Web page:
The ride was smooth and fast, when I realized that I was heading back at close to 40 mph I wished that I had used the extra gas to go all the way around the Big Indian. When I got back over the LZ there was still plenty of fuel So I stayed high just boating around and doing circles, watching the wings below me and generally enjoying the view. The surface winds were from the south and swinging around the southern Mesa at Gouldings so I decided to land at the northwest end of the apron to avoid the worst of the twitchy currents. Jon Zucala and Jim King were setting up and watching me come in. At 200 feet I caught the headwind and my glide got allot steeper… FAST. I modulated the throttle to smooth out the glide. At 50 feet I hit a bump and instantly dropped another 20 feet. Talking to the guys later, it looked alot worse from the ground. But the bump was over before I could do much so I just took it for what it was and stayed on short final as planned. The landing was nice, almost no forward speed and touchdown was light as a feather. Jon asked me, “How did you do that?”, I wasn’t sure what he meant but later I figured out that he was just paying me a compliment for the nice landing.

During the next 45 minutes most of the guys landed and at 9:30, right on the button, the first of the commercial tourist aircraft began to land. Jeff and Phil were the last guys down, they quietly packed their equipment and left before I had a chance to chat with them. I wanted to know where they went but from the amount time they were in the air, I’m sure they covered allot of ground. I expect that I’ll see their footage on the next Light Touch DVD soon.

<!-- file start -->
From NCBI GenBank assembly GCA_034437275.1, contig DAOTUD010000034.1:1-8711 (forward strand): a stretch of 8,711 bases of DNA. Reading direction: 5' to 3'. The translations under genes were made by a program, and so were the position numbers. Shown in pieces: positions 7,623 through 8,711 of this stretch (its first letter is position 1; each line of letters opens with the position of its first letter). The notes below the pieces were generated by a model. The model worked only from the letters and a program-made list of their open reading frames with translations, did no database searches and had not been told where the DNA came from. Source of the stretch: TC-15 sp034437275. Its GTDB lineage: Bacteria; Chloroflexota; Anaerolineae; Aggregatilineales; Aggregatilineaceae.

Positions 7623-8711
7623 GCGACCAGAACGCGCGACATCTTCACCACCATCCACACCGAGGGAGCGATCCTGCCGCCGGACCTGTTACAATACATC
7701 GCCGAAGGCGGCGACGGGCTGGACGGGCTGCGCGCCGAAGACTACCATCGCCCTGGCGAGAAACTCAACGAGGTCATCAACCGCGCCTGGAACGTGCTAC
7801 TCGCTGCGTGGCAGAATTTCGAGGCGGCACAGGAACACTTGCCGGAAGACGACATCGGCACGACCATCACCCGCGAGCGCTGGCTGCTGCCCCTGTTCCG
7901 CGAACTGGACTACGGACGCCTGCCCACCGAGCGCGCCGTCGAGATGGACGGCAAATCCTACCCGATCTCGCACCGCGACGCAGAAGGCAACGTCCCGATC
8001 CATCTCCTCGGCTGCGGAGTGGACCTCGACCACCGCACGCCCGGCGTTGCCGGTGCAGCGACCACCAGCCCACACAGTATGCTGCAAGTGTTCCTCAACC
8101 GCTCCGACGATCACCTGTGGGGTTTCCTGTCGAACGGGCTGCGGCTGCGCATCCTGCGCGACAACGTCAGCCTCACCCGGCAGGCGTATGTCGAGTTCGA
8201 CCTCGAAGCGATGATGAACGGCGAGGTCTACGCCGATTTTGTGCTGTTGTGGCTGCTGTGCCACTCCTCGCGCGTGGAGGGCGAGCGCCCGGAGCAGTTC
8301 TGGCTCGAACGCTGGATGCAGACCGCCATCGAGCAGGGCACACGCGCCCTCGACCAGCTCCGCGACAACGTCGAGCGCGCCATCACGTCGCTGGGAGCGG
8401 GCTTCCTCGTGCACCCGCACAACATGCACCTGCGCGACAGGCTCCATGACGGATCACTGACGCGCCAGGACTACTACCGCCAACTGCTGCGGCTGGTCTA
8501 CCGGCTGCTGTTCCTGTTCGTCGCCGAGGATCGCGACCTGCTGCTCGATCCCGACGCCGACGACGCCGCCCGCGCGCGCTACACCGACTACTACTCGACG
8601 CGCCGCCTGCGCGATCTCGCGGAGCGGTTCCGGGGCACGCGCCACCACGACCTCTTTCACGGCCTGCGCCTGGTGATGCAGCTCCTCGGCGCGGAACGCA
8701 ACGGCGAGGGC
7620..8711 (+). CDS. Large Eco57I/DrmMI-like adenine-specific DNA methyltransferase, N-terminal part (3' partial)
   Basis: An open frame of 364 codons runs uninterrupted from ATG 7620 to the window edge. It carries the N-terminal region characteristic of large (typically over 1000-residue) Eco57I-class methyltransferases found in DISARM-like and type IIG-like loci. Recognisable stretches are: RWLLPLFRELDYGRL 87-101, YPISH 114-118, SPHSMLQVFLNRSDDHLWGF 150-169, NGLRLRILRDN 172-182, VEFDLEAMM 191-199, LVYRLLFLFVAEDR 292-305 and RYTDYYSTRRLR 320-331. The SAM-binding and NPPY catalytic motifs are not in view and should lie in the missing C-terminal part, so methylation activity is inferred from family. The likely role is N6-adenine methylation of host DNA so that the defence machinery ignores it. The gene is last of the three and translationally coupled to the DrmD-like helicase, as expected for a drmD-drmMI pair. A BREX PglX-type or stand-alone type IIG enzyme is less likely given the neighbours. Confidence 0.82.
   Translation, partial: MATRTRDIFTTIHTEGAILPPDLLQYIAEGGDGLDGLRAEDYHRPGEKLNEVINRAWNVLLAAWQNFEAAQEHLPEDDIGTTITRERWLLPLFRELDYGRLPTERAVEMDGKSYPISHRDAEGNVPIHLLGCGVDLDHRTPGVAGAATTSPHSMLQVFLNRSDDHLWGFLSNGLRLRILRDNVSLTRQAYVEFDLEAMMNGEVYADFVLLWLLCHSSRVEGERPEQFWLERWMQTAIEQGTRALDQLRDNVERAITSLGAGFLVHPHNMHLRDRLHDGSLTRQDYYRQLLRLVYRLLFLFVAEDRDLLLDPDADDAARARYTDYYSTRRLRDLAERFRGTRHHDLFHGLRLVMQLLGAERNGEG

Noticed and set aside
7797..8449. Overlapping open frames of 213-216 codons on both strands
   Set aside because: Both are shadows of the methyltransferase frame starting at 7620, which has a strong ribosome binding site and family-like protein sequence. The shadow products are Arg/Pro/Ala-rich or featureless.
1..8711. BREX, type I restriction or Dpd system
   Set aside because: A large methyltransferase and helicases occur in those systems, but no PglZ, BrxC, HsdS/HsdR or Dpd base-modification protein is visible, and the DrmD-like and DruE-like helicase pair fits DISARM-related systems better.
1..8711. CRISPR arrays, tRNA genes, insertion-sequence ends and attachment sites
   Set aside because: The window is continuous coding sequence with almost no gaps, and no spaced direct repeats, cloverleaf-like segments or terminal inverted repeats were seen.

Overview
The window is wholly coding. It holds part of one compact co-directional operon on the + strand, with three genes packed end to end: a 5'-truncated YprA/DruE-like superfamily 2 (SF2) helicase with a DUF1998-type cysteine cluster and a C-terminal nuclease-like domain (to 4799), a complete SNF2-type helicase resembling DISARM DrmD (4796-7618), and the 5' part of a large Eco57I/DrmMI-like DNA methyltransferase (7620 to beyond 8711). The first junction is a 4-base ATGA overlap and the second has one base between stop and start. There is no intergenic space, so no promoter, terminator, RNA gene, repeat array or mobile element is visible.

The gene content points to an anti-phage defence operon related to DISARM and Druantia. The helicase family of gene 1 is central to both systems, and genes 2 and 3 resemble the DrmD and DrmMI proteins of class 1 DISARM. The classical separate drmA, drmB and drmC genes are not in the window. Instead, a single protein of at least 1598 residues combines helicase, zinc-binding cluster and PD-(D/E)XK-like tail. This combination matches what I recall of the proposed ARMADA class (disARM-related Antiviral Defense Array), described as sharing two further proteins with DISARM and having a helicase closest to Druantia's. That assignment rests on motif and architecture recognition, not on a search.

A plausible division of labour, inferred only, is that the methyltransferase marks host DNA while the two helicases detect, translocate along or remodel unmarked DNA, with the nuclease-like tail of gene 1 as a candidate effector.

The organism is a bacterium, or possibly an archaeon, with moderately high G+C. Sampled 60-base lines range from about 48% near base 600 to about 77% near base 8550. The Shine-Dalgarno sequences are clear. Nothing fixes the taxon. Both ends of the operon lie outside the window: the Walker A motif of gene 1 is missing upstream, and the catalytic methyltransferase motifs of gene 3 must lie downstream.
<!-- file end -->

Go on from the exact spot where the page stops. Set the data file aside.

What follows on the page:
A couple of the commercial pilots came over and were asking questions about our sport. One of them seemed very interested and I think that, had he been alone, he would have stayed longer and hooked up with an instructor. We were teasing him about coming over to the “dark side” and from the look in his eye I wouldn’t be surprised to see him at a fly-in someday.

The Monument Valley Fly-In Begins

It had all the makings of an Epic Fly-In.

There was a great group of pilots (27) including several who are considered elite. There were three experienced filmmakers, who combined, had produced the best of PPG videos available. The campground was complete with all the necessities including restaurant and swimming pool. The weather was decent and the terrain was awesome.